News / Middle East

US Adjusting to Egypt's Muslim Brotherhood

U.S. Secretary of State John Kerry shakes hands with Egyptian President Mohamed Morsi at the Presidential Palace in Cairo, Egypt, March 3, 2013.
U.S. Secretary of State John Kerry shakes hands with Egyptian President Mohamed Morsi at the Presidential Palace in Cairo, Egypt, March 3, 2013.
Mohamed Elshinnawi
Almost a year after a Muslim Brotherhood candidate was elected president of Egypt, the United States is still trying to recalibrate its relations with a country that for decades has been one of Washington’s closest allies in the Middle East.
 
Muslim Brotherhood candidate Mohamed Morsi won the presidency last June promising voters they would have more civil rights than under former president Hosni Mubarak, who was forced from office during the Arab Spring uprisings that shook the Middle East and North Africa.
 
But Morsi has not yet delivered on many of his promises and President Barack Obama’s administration is finding it increasingly difficult to stand by him while holding firm in its demands for freedom and human rights in Egypt. The result, say Middle East analysts, is an increasingly complicated relationship between Washington and Cairo.
 
Michael Wahid Hanna, a foreign policy expert with the New York-based Century Foundation, says the U.S. State Department is trying to adjust to Egypt’s new political reality.
 
Hanna says continued U.S. engagement in Egypt is essential, but that Washington must make clear to Morsi and the Muslim Brotherhood that U.S. support is not a substitute for the support of Egypt’s own citizens.
 
Critical message
 
“This is a critical message for America’s undemocratic allies in the region, and this conditional engagement represents the only plausible path forward for the United States,” Hanna said.
 
Since the Muslim Brotherhood’s victory in Egypt’s first democratic elections in six decades, the once-banned Islamist group has been faced with the task of cleaning up the corruption and reversing the political repression that flourished under Mubarak.
 
Egyptian protesters chant anti-government slogans during a rally in Tahrir Square, Cairo, Egypt, Feb. 1, 2013.Egyptian protesters chant anti-government slogans during a rally in Tahrir Square, Cairo, Egypt, Feb. 1, 2013.
x
Egyptian protesters chant anti-government slogans during a rally in Tahrir Square, Cairo, Egypt, Feb. 1, 2013.
Egyptian protesters chant anti-government slogans during a rally in Tahrir Square, Cairo, Egypt, Feb. 1, 2013.
Progress has been slow, at best. The State Department’s annual report on human rights says Egypt’s transition to democracy is beset by political turmoil as well as the breakdown of law and order and established social norms.
 
“This breakdown has had the largest effect on society’s most vulnerable elements, including women and minorities, who often became the target of violent attacks,” the 2012 report said.
 
James Zogby, president of by the Arab American Institute in Washington, says the Obama administration may be considering a tougher approach toward Cairo, and if it does, would have solid public support.
 
A recent poll by the Arab American Institute indicates just 13 percent of Americans have a favorable opinion of the Muslim Brotherhood, while 53 percent do not believe the Brotherhood is committed to democracy.
 
Most significantly, 51 percent of Americans believe the U.S. government “should insist that rights be guaranteed for all citizens as a condition for any U.S. support.”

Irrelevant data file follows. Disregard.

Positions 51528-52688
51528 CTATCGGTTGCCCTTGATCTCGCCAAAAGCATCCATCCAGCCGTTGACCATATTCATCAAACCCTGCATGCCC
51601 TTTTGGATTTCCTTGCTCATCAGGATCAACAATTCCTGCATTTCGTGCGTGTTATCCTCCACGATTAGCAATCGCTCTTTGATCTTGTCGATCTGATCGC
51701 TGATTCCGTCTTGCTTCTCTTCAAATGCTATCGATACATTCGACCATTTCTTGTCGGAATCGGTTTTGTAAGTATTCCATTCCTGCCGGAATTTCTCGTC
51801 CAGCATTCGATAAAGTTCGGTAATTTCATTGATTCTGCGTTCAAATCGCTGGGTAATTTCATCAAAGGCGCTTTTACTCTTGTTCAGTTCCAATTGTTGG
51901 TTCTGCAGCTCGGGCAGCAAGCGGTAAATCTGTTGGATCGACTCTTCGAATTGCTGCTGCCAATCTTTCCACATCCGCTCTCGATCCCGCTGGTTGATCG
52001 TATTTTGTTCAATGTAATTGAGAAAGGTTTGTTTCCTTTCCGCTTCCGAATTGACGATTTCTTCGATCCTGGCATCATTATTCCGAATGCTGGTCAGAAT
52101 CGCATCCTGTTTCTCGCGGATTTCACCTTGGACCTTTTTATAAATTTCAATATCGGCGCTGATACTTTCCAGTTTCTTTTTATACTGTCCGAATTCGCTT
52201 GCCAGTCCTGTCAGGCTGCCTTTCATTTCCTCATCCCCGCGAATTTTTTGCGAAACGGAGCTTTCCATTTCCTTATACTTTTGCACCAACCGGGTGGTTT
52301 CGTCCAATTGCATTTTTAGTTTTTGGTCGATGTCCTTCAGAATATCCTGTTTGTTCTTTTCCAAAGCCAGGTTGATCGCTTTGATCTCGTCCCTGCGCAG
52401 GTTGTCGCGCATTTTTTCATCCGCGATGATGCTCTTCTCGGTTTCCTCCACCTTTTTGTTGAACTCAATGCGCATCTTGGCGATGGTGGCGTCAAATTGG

The Brotherhood’s rejection of equal status for women and the Coptic Christians, as well as its repression of opposition, have damaged its image, Zogby said.
 
He suggests restructuring U.S. aid to Egypt to be more sensitive to the facts on the ground. Such a change, Zogby said, would give policymakers flexibility.
 
U.S. leverage in Egyptian politics

The State Department has been pressing Congress to approve $450 million in direct aid to Egypt since last fall, but Congress is seeking to apply pressure on Cairo rather than provide unconditional support.
 
“Our approach is rather a measured approach of tying tranches [of aid] to results as it pertains to the peace treaty with Israel, to cooperation with respect to smuggling to Gaza, and with respect to economic reforms to guarantee civil rights and the rule of law within Egypt,” said Republican Ed Royce, chairman of the House Foreign Affairs Committee.
 
Both Republican and Democratic party members of Congress have proposed attaching conditions to the more than $1 billion in annual military assistance Washington gives Egypt.

During a recent visit to Cairo, Defense Secretary Chuck Hagel urged Egypt's Islamist-led government to press ahead with reforms to ensure continuing American support.
 
But Amr Darrag, Egypt’s newly appointed minister of planning, argues that putting conditions on U.S, aid is the wrong approach.
 
“The Egyptian-American relationship is a strategic one, but to sustain it, it has to be correct on equal footing and based on mutual interests, and the U.S. aid is an investment in U.S. interests,” he said. “If we start talking about conditionality, it would not be a healthy relationship.”
 
Naguib Sawiris, president of the “Free Egyptians” liberal party, recommends that Washington not interfere, but should remind Egypt now and then of its priorities.
 
“The U.S. should engage with the Muslim Brotherhood, show its support for the Egyptian people by constantly reminding whoever is governing Egypt to respect the rule of law, the judicial independence, civil rights of all citizens and maintain all basic freedoms,” Sawiris said.

And Hanna says the U.S. government should not assume that the Muslim Brotherhood will dominate Egyptian politics forever, and that it should reach out to the opposition because a new, viable leader may emerge from it.

You May Like

Disappointing Report on China's Economy Shakes Markets

In London and New York shares lost 3 percent, while Paris and Germany dropped around 2.4 percent More

DRC Tries Mega-Farms to Feed Population

Park at Boukanga Lonzo currently has 5,000 hectares under cultivation, crops stretching as far as eye can see, and is start of ambitious large-scale agriculture plan More